Will pursues Jim and the youthful Mr. Cooger to the fair. Aware that Mr. Cooger intends to age himself using the carousel, and that Jim won't hinder him, Will grows increasingly anxious. Spotting Mr. Cooger extend his hand to Jim near the carousel, Will springs into action, preventing Jim from boarding. A tussle ensues as Will attempts to stop the machine, warning Jim of the impending danger should Mr. Cooger age. Jim, however, refuses to be intimidated. A jolt of electricity erupts as Will hits the control switch, causing the merry-go-round to speed up. The villainous young man tries to dismount but stumbles and injures his head. Will restrains Jim, who weeps at the sight of the rapidly aging man on the carousel. Despite the illuminated tents, no one ventures out which surprises Will. Suddenly, the control box explodes, plunging the carnival into darkness and halting the merry-go-round. Approaching the eerily aged man on the carousel, they find him resembling a mummy. Mr. Cooger, though alive, appears to be well over a century old. The sight makes Will queasy, prompting the two boys to flee from the macabre sight as quickly as they can.

chapter 24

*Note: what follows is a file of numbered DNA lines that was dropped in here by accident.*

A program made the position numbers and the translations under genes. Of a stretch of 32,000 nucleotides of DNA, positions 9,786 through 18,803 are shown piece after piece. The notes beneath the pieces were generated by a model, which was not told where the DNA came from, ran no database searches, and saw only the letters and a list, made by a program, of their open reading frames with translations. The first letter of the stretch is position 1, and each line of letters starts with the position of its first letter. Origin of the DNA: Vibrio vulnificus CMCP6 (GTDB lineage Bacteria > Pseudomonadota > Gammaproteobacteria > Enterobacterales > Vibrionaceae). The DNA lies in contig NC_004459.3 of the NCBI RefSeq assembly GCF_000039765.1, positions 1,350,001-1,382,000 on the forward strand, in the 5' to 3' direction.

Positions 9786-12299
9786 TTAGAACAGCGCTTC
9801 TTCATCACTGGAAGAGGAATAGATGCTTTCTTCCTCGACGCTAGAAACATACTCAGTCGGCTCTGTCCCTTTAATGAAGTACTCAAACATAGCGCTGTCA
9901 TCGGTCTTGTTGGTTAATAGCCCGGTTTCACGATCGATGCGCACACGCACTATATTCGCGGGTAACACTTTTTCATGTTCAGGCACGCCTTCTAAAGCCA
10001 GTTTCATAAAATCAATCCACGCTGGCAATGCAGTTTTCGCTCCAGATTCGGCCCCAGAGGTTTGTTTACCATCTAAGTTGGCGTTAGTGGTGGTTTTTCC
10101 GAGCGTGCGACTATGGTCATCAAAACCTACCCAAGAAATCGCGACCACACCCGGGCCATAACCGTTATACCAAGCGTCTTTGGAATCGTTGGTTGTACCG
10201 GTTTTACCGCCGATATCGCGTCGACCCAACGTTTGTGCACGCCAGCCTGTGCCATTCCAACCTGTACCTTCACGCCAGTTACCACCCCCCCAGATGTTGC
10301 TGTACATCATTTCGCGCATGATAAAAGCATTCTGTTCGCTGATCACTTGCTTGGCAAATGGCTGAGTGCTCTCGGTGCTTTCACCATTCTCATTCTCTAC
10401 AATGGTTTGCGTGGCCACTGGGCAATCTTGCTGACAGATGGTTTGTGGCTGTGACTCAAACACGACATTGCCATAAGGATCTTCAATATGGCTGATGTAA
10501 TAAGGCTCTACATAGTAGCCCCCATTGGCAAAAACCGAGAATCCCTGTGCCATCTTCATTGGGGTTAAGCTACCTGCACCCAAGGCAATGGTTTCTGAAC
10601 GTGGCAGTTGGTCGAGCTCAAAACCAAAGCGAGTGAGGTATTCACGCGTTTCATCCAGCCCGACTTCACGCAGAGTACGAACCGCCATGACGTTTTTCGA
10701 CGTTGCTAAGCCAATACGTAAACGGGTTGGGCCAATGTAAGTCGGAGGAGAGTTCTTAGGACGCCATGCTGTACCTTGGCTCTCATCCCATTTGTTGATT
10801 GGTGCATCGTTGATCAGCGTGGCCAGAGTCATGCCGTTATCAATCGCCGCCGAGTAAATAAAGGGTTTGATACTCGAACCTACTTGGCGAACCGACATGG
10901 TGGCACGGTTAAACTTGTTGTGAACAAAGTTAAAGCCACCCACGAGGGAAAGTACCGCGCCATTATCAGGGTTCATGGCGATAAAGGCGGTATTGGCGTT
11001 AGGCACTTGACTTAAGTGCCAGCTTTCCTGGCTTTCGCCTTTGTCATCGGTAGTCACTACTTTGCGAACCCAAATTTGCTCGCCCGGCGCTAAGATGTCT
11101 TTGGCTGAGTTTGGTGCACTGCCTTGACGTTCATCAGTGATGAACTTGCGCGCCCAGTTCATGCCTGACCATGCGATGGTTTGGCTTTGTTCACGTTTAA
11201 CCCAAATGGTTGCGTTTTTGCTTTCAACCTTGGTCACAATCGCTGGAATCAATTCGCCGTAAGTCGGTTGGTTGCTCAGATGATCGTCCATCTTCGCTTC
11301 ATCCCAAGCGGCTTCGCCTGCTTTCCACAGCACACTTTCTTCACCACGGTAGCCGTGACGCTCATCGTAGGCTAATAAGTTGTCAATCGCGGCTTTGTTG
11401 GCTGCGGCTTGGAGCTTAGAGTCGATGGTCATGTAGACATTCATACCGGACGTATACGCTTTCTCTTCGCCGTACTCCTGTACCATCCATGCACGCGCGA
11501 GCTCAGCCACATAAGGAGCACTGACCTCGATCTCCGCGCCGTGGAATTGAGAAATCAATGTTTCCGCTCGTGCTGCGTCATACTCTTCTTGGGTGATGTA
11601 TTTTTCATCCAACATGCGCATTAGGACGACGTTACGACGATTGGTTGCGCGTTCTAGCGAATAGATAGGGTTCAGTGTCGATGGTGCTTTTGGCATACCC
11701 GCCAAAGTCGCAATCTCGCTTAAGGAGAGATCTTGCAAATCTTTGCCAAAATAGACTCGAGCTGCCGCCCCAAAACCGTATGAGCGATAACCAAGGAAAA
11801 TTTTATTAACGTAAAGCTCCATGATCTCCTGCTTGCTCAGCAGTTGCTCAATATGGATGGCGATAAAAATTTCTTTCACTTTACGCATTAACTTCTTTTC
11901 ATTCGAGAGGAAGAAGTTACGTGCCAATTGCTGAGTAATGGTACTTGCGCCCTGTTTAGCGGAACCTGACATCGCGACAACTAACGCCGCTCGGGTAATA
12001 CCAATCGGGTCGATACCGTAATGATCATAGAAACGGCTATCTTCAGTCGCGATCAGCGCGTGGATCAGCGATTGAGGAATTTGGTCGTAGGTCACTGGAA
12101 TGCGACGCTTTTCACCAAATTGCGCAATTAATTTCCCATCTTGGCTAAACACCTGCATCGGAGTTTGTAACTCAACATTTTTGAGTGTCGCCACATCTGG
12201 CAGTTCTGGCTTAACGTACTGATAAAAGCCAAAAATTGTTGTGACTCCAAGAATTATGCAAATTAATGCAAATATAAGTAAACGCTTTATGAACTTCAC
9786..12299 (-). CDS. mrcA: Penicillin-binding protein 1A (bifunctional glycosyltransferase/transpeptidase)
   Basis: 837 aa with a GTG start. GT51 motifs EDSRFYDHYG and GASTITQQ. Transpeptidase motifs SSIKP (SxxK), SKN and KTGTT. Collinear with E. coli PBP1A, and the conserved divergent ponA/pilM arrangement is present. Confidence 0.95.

The boys bring the police and ambulance workers to the carnival, but Mr. Cooger is gone. They enter the tent and see a Dwarf who Will recognises as the lightning-rod salesman. They find Mr. Cooger in an Electric Chair, introduced as a new act by Mr. Dark. Despite Will's protests, Mr. Dark gets Jim's approval to electrify Mr. Cooger. As the electricity surges, Mr. Cooger revives, seemingly by the combined willpower of the carnival freaks. Despite his initial concern, Will catches himself rooting for Mr. Cooger's survival. Mr. Electrico claims his 'death' was part of the act, satisfying the police. Mr. Dark gives the boys free tickets and inquires about their identities, then Mr. Electrico addresses them. The boys snatch the tickets and flee back to the police car. The boys realise the merry-go-round's power is sinister. Mr. Dark successfully convinces the police that the boys were simply frightened. Jim unexpectedly supports Mr. Dark, revealing an unexplored side of his character. While both boys want Mr. Cooger to be fine, their reasons differ. Will hopes for forgiveness while Jim is still drawn by the carousel. Both boys realise they're now on Mr. Dark's radar. Will's horror at the Dwarf's fate - a crushed version of the lightning-rod salesman - makes him fear for his life. Jim, however, remains undeterred, even after witnessing the alarming transformation of Mr. Cooger and the carnival's evil potential. Jim's desire to ride the carousel seems stronger than his concern for Will's safety or his own. He's rushing into a dangerous situation without considering the consequences. Although Will typically seems less decisive than Jim, he has twice held Jim back and acted swiftly to stop Mr. Cooger. His ability to reflect before reacting proves beneficial, helping him see the dangers they face and the need to protect his friend. Jim's narrow focus, in contrast, only seems to invite more trouble.